In order to succeed, luxury brands must reflect a specific and aspirational lifestyle to their audiences. Perhaps more than any other consumer-facing industry, marketers in the luxury vertical have traditionally maintained a firm grasp on brand messaging and positioning. As a result of technological innovation and the proliferation of social networks, however, luxury brands have had to rethink their preferred strategies. More often, they are involving their audiences directly in marketing campaigns, and taking a collaborative approach to consumer engagement.
As more than 75 million digitally-native millennials enter their prime as consumers, the industry has reached a critical inflection point, and brands that are able to adapt and effectively connect with customers will realize success now and long into the future. Still, co-creating content requires ceding at least a portion of control, which is an understandable challenge in this particular space.
To better understand how brands are tapping into their consumers’ content and developing more honest, authentic marketing campaigns, Olapic recently partnered with Worldwide Business Research (WBR) on a survey of industry leaders. A majority of the 89 senior executives surveyed came from large enterprise organizations (over $150 million in annual revenue) and represented several related disciplines, including marketing, e-commerce, and digital. Here were some of the key insights we uncovered from the survey:
Brands Are Transitioning from Traditional Marketing
From our research, it was apparent that traditional techniques are still quite an important element to luxury marketing programs, though they are beginning to lose their footing in favor of digital elements. When asked which marketing channels they anticipate the biggest growth in spend over the next year, the following topped the list:
- 79% reported social ads will be a top-five growth channel
- 79% reported email will be a top-five growth channel
- 65% reported organic social will be a top-five growth channel
- 60% reported mobile will be a top-five growth channel
Conversely, the marketing channels that received the lowest ranks for growth were all offline, including in-store (18%), direct mail (16%), print (11%), and out-of-home, events, and slideshows (9%).
When asked the types of content they are using today, the current model was also reflective of a traditional approach:
- 85% reported professional photography
- 72% reported branded video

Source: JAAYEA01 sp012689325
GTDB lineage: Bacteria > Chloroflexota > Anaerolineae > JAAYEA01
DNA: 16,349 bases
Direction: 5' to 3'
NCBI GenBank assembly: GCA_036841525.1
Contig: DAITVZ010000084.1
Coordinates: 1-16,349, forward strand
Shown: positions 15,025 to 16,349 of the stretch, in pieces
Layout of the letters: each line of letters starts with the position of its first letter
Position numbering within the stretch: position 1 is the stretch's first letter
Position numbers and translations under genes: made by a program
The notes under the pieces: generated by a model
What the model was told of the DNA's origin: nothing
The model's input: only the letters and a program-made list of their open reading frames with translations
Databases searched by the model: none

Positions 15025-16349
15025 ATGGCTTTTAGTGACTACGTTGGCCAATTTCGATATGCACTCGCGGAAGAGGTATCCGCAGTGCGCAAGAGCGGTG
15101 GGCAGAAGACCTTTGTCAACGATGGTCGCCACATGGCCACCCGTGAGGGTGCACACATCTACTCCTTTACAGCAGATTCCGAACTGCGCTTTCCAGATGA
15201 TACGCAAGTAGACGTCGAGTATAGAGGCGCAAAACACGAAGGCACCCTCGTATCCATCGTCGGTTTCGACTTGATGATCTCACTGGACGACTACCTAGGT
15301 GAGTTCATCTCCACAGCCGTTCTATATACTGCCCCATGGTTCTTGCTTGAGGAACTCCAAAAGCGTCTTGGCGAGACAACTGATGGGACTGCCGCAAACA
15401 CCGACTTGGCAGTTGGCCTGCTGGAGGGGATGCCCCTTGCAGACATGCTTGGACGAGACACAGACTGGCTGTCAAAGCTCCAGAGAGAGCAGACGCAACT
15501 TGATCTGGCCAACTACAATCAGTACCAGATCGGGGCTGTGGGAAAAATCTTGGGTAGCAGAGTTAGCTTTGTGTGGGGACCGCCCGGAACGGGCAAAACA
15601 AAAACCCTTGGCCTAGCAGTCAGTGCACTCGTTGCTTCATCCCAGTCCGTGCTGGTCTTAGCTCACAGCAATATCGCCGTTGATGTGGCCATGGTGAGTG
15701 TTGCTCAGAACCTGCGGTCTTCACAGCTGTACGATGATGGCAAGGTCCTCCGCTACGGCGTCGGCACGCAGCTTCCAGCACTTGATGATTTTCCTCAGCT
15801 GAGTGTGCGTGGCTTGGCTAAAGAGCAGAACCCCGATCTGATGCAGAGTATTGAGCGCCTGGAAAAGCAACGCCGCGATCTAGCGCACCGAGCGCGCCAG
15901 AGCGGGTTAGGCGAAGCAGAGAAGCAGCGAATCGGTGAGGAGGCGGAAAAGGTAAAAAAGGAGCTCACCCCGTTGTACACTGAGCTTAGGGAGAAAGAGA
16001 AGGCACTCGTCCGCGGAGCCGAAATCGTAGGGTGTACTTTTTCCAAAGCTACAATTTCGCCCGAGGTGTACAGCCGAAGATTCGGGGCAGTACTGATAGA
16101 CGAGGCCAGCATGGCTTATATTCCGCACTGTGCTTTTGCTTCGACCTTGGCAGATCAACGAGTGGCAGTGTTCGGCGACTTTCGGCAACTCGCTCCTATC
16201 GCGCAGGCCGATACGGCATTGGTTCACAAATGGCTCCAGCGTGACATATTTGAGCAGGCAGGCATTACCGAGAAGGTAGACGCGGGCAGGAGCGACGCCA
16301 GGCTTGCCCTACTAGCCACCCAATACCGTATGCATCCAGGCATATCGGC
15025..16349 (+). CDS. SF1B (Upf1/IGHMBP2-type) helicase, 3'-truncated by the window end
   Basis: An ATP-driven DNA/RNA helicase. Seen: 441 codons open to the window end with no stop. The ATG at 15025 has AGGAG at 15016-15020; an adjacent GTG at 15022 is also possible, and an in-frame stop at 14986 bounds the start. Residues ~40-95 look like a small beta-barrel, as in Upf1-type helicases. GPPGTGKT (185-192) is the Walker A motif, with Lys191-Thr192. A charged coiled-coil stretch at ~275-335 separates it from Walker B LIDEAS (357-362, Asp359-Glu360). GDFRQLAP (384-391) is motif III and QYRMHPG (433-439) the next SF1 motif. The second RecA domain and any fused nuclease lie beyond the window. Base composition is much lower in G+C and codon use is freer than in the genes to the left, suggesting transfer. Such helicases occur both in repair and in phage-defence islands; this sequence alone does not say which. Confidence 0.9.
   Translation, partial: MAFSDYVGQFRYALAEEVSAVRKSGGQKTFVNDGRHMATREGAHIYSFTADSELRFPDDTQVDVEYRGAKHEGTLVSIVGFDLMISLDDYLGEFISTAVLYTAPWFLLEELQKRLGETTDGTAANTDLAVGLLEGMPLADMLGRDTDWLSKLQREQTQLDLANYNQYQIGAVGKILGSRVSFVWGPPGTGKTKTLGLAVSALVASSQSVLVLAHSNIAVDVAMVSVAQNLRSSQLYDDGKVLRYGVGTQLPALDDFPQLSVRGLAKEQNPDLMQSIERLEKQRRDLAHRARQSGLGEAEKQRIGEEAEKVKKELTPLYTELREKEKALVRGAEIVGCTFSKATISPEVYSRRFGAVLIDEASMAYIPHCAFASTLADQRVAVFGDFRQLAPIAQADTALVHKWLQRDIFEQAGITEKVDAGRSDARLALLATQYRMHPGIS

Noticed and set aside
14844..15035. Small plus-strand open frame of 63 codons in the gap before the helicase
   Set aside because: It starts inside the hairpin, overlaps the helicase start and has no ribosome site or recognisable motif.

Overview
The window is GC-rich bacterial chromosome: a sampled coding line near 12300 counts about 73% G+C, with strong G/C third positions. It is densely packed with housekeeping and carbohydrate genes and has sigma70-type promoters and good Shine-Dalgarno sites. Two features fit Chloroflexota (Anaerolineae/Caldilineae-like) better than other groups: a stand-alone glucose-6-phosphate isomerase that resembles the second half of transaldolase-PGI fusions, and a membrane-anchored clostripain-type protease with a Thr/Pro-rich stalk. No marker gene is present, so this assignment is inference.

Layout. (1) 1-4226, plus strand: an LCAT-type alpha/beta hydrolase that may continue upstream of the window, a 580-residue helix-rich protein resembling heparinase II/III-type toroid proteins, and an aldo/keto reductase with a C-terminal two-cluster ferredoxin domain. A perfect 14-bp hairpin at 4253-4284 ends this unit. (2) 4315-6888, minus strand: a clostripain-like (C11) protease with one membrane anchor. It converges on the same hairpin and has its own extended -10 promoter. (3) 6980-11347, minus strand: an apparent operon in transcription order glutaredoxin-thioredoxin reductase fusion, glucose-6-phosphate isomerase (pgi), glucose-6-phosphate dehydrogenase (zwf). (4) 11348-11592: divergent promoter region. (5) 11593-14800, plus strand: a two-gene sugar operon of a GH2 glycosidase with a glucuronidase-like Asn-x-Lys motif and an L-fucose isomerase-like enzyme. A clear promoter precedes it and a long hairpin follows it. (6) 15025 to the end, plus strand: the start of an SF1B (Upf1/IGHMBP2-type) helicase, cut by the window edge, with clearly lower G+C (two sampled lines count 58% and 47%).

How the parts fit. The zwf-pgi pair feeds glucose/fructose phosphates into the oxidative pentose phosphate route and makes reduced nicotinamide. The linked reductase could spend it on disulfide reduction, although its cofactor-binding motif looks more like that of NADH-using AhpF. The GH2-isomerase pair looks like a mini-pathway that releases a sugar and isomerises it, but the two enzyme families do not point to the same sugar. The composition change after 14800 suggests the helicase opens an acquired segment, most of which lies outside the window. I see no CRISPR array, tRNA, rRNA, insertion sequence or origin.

- 42% reported stock imagery
- 38% reported user-generated content
While user-generated content doesn’t represent the highest portion of current assets, brands recognize its potential to support the areas of critical growth mentioned above.
Emerging Success of User-Generated Content
This brings us to our next trend, which is the growing impact of users’ content on marketing performance. For industry leaders we surveyed, they reported using customer content across at least 12 different channels, including website (44%), social ads (39%), and organic social (37%), which represented the top three. When asked which channels are driving the most success with user-generated content, the top results included:
- 91% reported social ads being the most impactful channel
- 88% reported organic social being the most impactful channel
- 86% reported email being the most impactful channel
- 73% reported website being the most impactful channel
Do you notice an interesting correlation here? The channels where user-generated content is most impactful largely map to the channels where luxury brands are spending the biggest portion of their marketing budgets. This means there is an enormous opportunity for luxury marketers to do more with consumers’ content, increasing the effectiveness of their current programs.
Enhanced Analytics Represent an Opportunity
Certainly, marketing programs are very difficult to justify in today’s data-driven market without robust analytics and an understanding of return on investment. When we asked luxury brand leaders how they are currently measuring the effectiveness of their user-generated content programs, 15% admitted they are not at all measuring performance. The rest of the breakdown looked like this:
- 41% reported measuring engagement metrics
- 26% reported measuring brand awareness and publicity
- 22% reported measuring sales and conversions
With such a small percentage of brands measuring revenue performance of their user-generated content campaigns, the survey highlighted an untapped potential for brands to more intelligently deploy consumers’ content across channels. Why haven’t they yet done so? What is preventing brands from fully understanding the value of their user-generated content?
To learn more, download the full research report.